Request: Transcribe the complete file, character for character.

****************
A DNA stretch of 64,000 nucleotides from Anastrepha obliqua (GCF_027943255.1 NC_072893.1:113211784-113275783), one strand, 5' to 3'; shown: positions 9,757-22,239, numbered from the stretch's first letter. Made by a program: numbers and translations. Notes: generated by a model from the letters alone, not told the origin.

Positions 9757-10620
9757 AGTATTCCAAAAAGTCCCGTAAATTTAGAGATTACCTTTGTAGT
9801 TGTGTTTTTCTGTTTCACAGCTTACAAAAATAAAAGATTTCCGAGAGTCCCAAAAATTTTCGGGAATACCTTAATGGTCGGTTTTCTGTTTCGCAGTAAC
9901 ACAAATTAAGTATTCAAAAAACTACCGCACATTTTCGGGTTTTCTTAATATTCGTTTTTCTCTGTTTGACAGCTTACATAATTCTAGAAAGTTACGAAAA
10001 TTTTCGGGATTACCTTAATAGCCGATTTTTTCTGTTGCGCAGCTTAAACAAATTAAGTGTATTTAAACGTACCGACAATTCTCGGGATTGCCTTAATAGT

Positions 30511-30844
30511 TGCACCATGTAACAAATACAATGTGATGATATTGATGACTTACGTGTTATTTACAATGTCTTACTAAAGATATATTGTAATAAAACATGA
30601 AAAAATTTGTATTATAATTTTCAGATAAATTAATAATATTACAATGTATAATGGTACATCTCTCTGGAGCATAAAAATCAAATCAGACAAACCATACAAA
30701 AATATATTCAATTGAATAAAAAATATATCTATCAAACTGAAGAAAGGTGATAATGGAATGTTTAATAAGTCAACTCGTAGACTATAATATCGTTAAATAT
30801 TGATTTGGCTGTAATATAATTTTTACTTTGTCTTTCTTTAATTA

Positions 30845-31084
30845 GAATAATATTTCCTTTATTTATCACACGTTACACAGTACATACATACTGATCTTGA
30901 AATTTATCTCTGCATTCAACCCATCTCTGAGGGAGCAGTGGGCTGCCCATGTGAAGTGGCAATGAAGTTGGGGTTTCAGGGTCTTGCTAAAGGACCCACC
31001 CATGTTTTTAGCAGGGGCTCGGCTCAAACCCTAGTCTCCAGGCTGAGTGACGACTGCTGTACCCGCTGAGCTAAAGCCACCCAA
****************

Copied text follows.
A DNA stretch of 64,000 nucleotides from Anastrepha obliqua (GCF_027943255.1 NC_072893.1:113211784-113275783), one strand, 5' to 3'; shown: positions 9,757-22,239, numbered from the stretch's first letter. Made by a program: numbers and translations. Notes: generated by a model from the letters alone, not told the origin.

Positions 9757-10620
9757 AGTATTCCAAAAAGTCCCGTAAATTTAGAGATTACCTTTGTAGT
9801 TGTGTTTTTCTGTTTCACAGCTTACAAAAATAAAAGATTTCCGAGAGTCCCAAAAATTTTCGGGAATACCTTAATGGTCGGTTTTCTGTTTCGCAGTAAC
9901 ACAAATTAAGTATTCAAAAAACTACCGCACATTTTCGGGTTTTCTTAATATTCGTTTTTCTCTGTTTGACAGCTTACATAATTCTAGAAAGTTACGAAAA
10001 TTTTCGGGATTACCTTAATAGCCGATTTTTTCTGTTGCGCAGCTTAAACAAATTAAGTGTATTTAAACGTACCGACAATTCTCGGGATTGCCTTAATAGT

Positions 30511-30844
30511 TGCACCATGTAACAAATACAATGTGATGATATTGATGACTTACGTGTTATTTACAATGTCTTACTAAAGATATATTGTAATAAAACATGA
30601 AAAAATTTGTATTATAATTTTCAGATAAATTAATAATATTACAATGTATAATGGTACATCTCTCTGGAGCATAAAAATCAAATCAGACAAACCATACAAA
30701 AATATATTCAATTGAATAAAAAATATATCTATCAAACTGAAGAAAGGTGATAATGGAATGTTTAATAAGTCAACTCGTAGACTATAATATCGTTAAATAT
30801 TGATTTGGCTGTAATATAATTTTTACTTTGTCTTTCTTTAATTA

Positions 30845-31084
30845 GAATAATATTTCCTTTATTTATCACACGTTACACAGTACATACATACTGATCTTGA
30901 AATTTATCTCTGCATTCAACCCATCTCTGAGGGAGCAGTGGGCTGCCCATGTGAAGTGGCAATGAAGTTGGGGTTTCAGGGTCTTGCTAAAGGACCCACC
31001 CATGTTTTTAGCAGGGGCTCGGCTCAAACCCTAGTCTCCAGGCTGAGTGACGACTGCTGTACCCGCTGAGCTAAAGCCACCCAA